Roller Derby Advocates Press for the Right to Hit in Maine

February 3, 2016 Updated: February 3, 2016

AUGUSTA, Maine—Young women named Hard Dash, Kill Any and Betty B. Tough are putting the squeeze on Maine lawmakers to make it easier for them to expand the sport of roller derby.

Roller derby advocates told a legislative panel Tuesday that an old statute that prohibits skaters from hitting each other is preventing them from building a new rink. Two women testified wearing skates and their roller derby uniforms.

The sport is growing in Maine, with nine leagues, some of which have several teams.

“Roller derby is happening,” said Alyssa “Spry Icicle” Bergeron, 36, of Auburn. “I want to make sure it keeps happening.

Alyssa "Spry Icicle" Bergeron holds up a roller skate during a hearing by the The Committee on Labor, Commerce, Research and Economic Development Tuesday, Feb. 2, 2016, at the State House in Augusta, Maine. She was one of the proponents to testify in favor of a bill that legalizes the bumps and hits that accompany the sport. Roller derby advocates said the old statute prohibits skaters from hitting each other, so skaters have been forced to break the law for the last 10 years in Portland. (AP Photo/Tom Bell)
Alyssa “Spry Icicle” Bergeron holds up a roller skate during a hearing by the The Committee on Labor, Commerce, Research and Economic Development Tuesday, Feb. 2, 2016, at the State House in Augusta, Maine. She was one of the proponents to testify in favor of a bill that legalizes the bumps and hits that accompany the sport. Roller derby advocates said the old statute prohibits skaters from hitting each other, so skaters have been forced to break the law for the last 10 years in Portland. (AP Photo/Tom Bell)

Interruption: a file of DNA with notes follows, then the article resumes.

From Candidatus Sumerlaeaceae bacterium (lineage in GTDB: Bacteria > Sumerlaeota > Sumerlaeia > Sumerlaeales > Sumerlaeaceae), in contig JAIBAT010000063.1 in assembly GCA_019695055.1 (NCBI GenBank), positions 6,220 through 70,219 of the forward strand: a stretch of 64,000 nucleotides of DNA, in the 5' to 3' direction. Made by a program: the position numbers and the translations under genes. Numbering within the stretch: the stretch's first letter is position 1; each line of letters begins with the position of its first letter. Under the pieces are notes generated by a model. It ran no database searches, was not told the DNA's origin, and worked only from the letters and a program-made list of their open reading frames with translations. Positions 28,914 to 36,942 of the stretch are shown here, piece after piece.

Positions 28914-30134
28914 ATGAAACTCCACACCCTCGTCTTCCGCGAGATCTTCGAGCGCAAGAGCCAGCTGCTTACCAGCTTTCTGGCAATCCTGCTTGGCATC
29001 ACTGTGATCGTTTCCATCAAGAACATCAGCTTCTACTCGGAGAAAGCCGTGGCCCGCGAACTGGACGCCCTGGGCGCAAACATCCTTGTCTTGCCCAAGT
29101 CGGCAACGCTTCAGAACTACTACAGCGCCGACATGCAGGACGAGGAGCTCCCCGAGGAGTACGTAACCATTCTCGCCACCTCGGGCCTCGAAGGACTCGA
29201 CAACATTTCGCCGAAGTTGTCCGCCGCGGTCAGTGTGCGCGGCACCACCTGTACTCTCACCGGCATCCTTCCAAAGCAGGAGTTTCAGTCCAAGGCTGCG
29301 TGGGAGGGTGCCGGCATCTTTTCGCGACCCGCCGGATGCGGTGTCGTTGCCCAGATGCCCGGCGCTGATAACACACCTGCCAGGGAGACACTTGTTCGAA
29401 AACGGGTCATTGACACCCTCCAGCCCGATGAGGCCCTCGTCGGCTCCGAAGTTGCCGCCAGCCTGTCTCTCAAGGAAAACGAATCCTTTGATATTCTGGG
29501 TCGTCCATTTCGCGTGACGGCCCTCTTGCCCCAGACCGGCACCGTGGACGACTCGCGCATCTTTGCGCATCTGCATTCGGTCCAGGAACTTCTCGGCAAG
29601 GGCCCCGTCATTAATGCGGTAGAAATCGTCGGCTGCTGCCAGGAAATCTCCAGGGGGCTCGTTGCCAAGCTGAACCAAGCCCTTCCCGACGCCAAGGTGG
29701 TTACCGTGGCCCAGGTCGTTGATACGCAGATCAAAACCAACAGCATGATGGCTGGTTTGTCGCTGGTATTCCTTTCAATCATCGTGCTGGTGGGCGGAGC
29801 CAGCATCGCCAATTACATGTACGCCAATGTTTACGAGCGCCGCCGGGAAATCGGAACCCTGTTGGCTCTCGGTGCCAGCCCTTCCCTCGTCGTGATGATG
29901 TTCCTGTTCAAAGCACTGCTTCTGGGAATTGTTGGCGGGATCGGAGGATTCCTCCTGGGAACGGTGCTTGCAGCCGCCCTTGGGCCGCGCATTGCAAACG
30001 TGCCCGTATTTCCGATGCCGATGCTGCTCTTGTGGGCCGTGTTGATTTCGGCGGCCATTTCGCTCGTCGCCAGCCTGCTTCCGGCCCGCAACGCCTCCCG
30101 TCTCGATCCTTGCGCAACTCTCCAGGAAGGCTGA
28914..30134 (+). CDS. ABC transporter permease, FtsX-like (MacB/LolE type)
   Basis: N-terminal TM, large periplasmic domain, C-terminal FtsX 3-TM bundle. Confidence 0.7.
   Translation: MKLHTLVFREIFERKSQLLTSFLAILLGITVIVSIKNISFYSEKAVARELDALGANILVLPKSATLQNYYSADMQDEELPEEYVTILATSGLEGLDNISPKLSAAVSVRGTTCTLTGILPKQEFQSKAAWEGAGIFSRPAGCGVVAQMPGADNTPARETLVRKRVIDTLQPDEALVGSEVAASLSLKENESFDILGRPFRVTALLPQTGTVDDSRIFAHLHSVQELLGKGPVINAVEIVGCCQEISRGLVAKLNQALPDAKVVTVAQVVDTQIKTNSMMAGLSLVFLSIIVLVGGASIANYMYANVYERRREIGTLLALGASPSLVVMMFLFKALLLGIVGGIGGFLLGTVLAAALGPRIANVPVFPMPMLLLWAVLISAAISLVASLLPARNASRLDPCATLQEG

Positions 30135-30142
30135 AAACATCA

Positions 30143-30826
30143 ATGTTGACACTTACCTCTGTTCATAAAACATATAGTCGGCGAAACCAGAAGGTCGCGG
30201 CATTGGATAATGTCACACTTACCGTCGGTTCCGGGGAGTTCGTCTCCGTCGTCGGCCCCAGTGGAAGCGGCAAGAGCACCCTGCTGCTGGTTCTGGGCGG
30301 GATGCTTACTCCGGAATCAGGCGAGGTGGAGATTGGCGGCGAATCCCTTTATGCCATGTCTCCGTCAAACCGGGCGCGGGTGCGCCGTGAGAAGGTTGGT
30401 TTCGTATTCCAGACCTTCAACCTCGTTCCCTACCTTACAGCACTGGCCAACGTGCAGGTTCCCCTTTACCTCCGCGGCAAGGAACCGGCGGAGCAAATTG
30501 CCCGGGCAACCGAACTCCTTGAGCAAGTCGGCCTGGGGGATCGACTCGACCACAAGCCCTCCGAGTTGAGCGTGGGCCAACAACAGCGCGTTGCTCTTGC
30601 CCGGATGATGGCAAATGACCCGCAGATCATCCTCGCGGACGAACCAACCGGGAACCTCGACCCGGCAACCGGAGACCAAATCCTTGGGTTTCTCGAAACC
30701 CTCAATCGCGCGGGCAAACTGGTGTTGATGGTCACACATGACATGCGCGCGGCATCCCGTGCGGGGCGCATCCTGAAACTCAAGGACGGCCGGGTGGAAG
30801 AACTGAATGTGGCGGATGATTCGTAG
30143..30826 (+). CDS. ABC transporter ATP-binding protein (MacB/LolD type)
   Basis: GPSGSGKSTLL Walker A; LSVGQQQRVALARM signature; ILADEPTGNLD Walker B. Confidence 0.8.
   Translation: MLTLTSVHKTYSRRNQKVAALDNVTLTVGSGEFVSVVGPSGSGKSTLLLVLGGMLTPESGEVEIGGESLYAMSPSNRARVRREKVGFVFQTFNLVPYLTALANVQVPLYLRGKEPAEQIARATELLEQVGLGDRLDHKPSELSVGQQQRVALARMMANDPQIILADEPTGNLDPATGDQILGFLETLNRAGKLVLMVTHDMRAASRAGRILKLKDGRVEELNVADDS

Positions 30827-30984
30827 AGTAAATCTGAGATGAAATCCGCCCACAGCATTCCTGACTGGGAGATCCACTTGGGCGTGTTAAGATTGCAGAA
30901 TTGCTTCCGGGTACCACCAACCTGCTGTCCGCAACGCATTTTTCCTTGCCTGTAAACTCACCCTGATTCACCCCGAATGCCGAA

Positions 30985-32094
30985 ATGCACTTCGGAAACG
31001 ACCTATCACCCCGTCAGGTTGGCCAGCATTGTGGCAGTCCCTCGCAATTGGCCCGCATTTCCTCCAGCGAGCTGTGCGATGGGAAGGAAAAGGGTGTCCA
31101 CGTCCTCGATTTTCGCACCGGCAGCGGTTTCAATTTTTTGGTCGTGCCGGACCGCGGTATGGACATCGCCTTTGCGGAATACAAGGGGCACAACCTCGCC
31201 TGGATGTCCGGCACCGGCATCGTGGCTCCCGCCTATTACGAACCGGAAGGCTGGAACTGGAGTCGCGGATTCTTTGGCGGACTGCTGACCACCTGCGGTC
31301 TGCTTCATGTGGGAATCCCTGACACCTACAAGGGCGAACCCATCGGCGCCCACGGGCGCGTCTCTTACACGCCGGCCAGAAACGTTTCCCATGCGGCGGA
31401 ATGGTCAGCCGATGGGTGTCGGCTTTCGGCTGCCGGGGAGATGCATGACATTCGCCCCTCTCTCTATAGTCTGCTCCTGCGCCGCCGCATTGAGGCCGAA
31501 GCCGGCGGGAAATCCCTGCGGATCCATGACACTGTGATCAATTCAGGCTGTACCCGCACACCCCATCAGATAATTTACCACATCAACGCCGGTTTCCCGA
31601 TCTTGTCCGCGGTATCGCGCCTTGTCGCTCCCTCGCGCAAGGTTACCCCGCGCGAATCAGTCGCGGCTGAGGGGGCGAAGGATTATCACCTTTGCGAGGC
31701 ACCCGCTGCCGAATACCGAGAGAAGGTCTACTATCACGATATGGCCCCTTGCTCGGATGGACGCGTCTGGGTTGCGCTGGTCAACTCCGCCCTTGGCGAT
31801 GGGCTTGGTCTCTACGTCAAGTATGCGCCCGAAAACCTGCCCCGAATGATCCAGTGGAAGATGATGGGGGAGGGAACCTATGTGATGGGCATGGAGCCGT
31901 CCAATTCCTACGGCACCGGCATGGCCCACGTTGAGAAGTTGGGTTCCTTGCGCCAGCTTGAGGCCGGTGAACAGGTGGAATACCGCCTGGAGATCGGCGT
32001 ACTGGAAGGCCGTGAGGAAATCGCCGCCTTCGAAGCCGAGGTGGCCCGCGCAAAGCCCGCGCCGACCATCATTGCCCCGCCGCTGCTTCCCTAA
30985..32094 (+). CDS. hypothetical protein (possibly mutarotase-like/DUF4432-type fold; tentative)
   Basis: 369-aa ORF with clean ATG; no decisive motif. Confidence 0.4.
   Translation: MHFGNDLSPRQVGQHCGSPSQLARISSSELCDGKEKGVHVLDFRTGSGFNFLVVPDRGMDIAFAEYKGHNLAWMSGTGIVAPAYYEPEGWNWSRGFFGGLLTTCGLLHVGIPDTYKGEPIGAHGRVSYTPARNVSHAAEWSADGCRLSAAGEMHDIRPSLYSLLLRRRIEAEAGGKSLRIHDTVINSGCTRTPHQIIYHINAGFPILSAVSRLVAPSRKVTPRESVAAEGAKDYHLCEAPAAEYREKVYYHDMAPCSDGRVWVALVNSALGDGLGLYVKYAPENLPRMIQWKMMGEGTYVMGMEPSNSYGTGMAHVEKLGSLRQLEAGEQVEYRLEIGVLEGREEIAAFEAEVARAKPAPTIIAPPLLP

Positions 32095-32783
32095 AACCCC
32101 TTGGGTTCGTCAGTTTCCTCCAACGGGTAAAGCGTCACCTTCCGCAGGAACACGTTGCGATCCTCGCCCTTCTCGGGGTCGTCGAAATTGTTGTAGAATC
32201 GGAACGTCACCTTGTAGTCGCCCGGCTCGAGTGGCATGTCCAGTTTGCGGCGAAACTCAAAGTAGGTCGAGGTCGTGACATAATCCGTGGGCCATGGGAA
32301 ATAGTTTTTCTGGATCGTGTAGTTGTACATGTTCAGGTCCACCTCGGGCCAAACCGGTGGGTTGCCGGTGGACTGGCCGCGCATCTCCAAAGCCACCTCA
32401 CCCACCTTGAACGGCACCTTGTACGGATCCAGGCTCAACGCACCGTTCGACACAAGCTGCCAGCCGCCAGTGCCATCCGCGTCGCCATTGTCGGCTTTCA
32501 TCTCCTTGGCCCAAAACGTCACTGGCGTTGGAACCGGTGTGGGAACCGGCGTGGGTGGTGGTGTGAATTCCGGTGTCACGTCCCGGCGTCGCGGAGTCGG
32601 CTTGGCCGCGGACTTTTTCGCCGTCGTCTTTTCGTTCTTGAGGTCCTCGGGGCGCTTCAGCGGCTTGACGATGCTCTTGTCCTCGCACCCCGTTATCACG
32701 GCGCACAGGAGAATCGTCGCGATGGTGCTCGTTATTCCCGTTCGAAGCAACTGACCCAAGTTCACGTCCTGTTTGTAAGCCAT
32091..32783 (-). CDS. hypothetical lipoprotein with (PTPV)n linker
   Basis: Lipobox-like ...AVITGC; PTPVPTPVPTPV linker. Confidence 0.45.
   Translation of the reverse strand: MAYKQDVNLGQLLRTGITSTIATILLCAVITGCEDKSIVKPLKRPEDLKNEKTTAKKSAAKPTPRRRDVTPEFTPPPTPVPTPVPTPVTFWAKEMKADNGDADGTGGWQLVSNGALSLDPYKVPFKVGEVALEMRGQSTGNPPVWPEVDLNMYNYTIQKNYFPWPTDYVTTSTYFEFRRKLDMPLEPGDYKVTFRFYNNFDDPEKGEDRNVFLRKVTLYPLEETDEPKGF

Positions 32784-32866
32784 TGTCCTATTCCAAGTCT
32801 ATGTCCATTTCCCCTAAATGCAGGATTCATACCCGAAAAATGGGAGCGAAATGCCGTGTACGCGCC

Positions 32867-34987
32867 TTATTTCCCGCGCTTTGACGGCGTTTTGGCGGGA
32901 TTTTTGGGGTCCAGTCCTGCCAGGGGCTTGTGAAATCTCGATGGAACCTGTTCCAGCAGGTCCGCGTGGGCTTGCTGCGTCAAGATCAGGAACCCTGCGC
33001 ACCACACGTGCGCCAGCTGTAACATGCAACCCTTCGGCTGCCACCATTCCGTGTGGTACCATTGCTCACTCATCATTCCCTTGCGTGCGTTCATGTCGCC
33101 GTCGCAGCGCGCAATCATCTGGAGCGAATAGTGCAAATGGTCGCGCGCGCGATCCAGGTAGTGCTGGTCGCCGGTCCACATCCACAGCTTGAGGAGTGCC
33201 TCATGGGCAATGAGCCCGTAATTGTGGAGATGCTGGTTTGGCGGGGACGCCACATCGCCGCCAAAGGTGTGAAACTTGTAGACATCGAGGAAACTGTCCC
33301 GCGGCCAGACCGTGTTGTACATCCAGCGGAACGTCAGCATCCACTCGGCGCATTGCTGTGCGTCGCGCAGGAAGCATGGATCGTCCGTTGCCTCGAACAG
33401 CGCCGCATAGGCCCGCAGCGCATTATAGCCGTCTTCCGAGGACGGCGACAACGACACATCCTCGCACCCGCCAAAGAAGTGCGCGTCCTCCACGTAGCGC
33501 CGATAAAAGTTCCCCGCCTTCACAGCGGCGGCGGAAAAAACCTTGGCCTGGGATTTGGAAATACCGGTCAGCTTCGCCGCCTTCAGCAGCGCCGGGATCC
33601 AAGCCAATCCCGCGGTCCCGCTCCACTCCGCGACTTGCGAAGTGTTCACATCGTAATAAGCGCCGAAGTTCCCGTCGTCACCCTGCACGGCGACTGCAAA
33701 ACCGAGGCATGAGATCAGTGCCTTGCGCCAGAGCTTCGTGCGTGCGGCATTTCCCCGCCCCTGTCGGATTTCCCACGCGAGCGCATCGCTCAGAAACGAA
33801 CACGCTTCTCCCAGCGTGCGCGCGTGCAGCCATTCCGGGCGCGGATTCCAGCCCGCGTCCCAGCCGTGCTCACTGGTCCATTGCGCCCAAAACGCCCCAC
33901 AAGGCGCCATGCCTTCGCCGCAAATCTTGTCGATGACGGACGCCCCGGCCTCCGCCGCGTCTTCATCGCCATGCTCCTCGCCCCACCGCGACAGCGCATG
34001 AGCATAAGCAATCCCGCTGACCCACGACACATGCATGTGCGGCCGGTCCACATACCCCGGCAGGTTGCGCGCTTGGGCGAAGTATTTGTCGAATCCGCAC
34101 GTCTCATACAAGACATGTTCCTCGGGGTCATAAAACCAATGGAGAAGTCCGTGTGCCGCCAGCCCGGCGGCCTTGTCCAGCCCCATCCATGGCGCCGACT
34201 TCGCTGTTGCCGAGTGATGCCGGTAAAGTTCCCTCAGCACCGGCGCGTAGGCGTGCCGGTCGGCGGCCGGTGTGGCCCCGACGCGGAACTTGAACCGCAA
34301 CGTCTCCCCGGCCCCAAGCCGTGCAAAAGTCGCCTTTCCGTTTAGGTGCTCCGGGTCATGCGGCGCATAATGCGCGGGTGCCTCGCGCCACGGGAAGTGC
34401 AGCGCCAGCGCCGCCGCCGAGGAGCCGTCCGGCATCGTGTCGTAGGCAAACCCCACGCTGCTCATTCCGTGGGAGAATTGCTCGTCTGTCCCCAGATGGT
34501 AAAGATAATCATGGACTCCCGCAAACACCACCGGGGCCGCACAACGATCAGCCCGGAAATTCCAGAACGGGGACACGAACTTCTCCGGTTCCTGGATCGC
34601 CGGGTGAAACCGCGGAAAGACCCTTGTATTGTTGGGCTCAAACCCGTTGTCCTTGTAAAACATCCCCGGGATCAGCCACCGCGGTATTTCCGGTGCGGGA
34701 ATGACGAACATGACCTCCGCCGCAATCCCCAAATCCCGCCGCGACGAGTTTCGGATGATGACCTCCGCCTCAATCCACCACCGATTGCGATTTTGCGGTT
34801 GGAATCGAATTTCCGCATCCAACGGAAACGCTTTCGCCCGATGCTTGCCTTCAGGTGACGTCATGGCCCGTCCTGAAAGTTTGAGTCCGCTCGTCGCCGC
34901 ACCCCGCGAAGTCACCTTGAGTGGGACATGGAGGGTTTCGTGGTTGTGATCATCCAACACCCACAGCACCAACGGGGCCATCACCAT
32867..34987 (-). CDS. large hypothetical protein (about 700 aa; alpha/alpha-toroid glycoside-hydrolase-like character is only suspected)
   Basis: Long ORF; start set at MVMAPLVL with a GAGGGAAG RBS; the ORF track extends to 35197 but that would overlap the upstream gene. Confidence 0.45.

Bergeron said Maine skaters have been forced to break the law for the last 10 years and now want to play their sport legally.

Members of the Legislature’s Labor, Commerce, Research and Economic Development Committee appeared eager to help the skaters scrap the law, which dates to 1991. Nobody at the hearing could explain the reason behind the law.

Committee members said it seemed unfair that hockey players are allowed to check each other but derby skaters can’t.

“Because in Maine, if you put on roller skates and bash into something, you are breaking the law,” said Rep. Joel R. Stetkis, a Canaan Republican. “This seems to be one of the most ridiculous laws in Maine.”

The panel will discuss the issue again next week.

Roller Derby is a contact sport based on two teams roller skating around an oval track, with points scored as one player in a team (called a jammer) laps the opposing team. The sport was developed in the late 1930s in U.S. and is played largely by women.